Establishing what can be claimed is particularly important for any new business and in this article, we look at what you may be entitled to. As you will see, determining if an expense is allowable can be complicated and we would recommend discussing this with us to ensure you claim everything you are entitled to claim.
One thing you will see is that the rules which apply to a business being run through a limited company differ to the rules which apply to a sole trader. The decision as to whether you trade through a company or not will itself have a big impact on you tax position and should also be considered.
Working from home for the self-employed
The basic rule for the self-employed is that you can claim expenses which are wholly and exclusively for the purpose of your business. This means that when you work from home you may claim a measure of relief, which must be restricted for your personal use. Typically, you could claim a proportion of your costs for things like heating, electricity, Council Tax and mortgage interest or rent.
HM Revenue & Customs (HMRC) will accept a sensible, reasonable and logical method of calculating the costs and have suggested that the following factors are considered:
- How much – in terms of area – of the home that is used for business purposes
- What utilities, such as electricity, have been used for your business
- How long it is used for business purposes
Alternatively, you can use a simplified method to calculate your use of home using HM Revenue & Customs (HMRC) approved flat rates. You can only use these simplified expenses if you work for 25 hours or more a month from home. The flat rate doesn’t include telephone or internet expenses. You can claim the business proportion of these bills by working out the actual costs.
We can help you work out which method is most beneficial to you.
Working from home for employees
For an employee, the treatment of home working expenses depends on whether the employer makes a payment to the employee.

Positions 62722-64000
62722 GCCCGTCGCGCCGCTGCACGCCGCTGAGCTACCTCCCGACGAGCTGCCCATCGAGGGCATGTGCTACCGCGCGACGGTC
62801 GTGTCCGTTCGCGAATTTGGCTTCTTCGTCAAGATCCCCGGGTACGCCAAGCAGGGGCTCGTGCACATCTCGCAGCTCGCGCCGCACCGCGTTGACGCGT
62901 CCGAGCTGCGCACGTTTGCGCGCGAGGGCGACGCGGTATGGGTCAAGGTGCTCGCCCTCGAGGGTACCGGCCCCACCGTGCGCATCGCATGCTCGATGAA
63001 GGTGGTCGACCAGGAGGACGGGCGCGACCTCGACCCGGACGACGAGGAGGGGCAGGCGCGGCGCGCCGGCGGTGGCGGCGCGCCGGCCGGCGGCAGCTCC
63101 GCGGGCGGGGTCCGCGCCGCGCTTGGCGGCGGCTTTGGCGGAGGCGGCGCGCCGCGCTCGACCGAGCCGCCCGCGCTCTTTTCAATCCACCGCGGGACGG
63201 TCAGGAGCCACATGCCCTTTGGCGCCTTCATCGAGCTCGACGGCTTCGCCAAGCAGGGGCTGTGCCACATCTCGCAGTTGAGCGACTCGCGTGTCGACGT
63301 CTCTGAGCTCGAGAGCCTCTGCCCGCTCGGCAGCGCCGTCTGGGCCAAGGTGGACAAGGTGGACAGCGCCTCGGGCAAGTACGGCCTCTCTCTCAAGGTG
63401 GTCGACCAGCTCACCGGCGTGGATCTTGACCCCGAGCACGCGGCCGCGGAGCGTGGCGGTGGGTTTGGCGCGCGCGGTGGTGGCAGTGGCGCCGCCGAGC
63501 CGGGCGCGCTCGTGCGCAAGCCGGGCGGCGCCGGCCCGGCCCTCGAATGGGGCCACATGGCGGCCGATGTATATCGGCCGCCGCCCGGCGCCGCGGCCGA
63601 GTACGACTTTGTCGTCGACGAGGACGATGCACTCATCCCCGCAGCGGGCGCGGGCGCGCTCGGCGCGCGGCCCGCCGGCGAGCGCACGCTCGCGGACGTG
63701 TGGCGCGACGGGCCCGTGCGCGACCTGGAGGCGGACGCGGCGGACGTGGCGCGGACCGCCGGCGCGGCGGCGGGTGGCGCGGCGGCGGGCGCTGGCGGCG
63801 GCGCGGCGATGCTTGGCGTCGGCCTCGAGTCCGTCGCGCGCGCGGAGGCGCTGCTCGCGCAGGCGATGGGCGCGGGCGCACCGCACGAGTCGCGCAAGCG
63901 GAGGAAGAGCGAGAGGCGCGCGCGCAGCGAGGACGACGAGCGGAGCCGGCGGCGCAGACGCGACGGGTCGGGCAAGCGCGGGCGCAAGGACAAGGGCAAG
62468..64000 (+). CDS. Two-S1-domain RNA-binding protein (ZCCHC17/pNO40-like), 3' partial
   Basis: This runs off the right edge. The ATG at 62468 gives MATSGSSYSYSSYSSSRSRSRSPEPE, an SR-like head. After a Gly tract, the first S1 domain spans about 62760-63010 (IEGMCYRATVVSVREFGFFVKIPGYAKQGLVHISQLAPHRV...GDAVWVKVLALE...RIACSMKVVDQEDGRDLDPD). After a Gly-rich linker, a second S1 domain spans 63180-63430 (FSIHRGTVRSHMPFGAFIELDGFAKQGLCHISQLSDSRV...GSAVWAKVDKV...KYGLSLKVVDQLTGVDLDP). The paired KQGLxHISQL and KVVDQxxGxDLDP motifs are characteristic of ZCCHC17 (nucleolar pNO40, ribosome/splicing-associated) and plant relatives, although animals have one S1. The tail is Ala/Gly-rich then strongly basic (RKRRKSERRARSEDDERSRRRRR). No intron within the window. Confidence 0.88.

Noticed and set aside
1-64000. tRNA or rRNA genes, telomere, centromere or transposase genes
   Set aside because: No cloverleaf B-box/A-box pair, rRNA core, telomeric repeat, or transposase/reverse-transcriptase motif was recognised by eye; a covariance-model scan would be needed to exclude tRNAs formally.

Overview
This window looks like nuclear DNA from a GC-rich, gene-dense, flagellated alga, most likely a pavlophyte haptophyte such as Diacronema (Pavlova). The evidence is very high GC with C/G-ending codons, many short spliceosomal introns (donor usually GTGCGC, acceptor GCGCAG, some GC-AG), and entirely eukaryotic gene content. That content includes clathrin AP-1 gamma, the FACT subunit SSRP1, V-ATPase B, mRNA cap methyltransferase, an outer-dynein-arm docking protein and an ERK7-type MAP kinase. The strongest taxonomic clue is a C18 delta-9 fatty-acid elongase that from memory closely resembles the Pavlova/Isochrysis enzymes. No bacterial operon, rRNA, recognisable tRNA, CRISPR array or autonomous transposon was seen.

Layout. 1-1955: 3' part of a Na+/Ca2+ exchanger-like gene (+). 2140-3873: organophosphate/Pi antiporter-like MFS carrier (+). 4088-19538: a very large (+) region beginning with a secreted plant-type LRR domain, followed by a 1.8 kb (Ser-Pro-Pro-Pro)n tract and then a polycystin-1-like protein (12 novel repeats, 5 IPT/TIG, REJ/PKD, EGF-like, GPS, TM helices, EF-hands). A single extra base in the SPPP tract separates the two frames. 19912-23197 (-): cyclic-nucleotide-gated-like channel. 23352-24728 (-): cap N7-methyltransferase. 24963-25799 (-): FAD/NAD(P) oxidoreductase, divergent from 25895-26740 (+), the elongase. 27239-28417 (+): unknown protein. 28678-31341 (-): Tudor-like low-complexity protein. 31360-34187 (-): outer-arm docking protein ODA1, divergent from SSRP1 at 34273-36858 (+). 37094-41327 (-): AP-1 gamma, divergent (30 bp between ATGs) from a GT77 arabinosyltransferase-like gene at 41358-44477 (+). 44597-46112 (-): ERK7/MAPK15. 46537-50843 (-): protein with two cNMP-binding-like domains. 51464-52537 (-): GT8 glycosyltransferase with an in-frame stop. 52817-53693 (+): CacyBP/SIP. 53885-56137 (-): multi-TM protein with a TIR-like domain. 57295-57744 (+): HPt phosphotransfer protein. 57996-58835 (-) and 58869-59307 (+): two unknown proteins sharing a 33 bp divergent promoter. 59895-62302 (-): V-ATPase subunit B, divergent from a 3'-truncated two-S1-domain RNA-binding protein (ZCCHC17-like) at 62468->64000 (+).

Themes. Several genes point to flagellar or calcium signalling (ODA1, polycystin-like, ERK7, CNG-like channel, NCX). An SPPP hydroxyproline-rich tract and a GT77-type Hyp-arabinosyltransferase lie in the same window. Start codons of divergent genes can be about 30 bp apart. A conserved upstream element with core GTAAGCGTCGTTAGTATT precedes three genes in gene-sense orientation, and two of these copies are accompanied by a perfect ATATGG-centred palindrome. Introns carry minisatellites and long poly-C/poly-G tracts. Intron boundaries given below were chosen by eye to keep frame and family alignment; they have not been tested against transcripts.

To make a claim for relief as an employee, you normally need to be required to work from home under your contract of employment. In most cases, any claims by an employee will need checking and professional advice should be sought prior to making any claim.
The good news is that if your employer chooses to reimburse you for the additional costs from working at home, these costs can often be paid tax free where the reimbursement is no more than £4 per week. If reimbursement is no more than this, less records need to be kept to prove the expenses. If more than £4 is paid, agreement should be sought with HMRC and the costs must be justified, and detailed records will have to be kept.
Working from home for company owner-managers
When a company owner-manager works from home, then a ‘use of home’ claim cannot be made by the company as the home does not belong to the company. Equally, no HMRC-approved flat rate expense may be claimed, as these are not allowed by companies.
Instead, the company may be able to reimburse the owner-manager £4 per week or they may be able to charge the company a rent for the use of the home.
Where the company decides to make rental payments to the director, a non-exclusive rental agreement between the company and the individual should be put in place and the owner-manager must then report this rental income on their tax return. On their personal return, they can then claim a portion of relevant expenses. Where an owner-manager pays rent or has high mortgage interest payments, this can be beneficial. No deduction may be claimed for mortgage capital repayments. In addition, there is a special £1,000 property allowance and this allowance is not available between connected persons.
For most company owner-managers, we often recommend reimbursing £4 per week to avoid complicated calculations, record keeping and disclosures.
Working from home restrictions
There are instances when a claim could impact on tax relief when you come to sell your home. Generous reliefs are available which mean that when you sell your home, you will not generally pay any tax on the gain, provided you lived in the property as your home throughout your ownership and you had no other homes.
However, where part of your home is used exclusively for business purposes, this relief will not apply to the business proportion of the gain and you could end up with a tax charge. The good news is that HMRC makes clear in its guidance that occasional minor business use is ignored.
As you can see, there are many possibilities and opportunities to make a claim for the use of your home, but care is needed to make sure you stay within the rules and make the most efficient claim.
We would be happy to discuss your plans in more detail and outline the possible allowances available to you. To make a free, initial consultation, please call 0800 0523 555.
By Andy Gibbs ATT, CTA
Last updated October 2019
Disclaimer: The information provided is based on current guidance (at date of publication) from HMRC and may be subject to change. Any advice shared here is intended to inform rather than advise. Taxpayer's circumstances do vary and if you feel that the information provided is beneficial it is important that you contact us before implementation. If you take, or do not take action as a result of reading this information, before receiving our written endorsement, we will accept no responsibility for any financial loss incurred.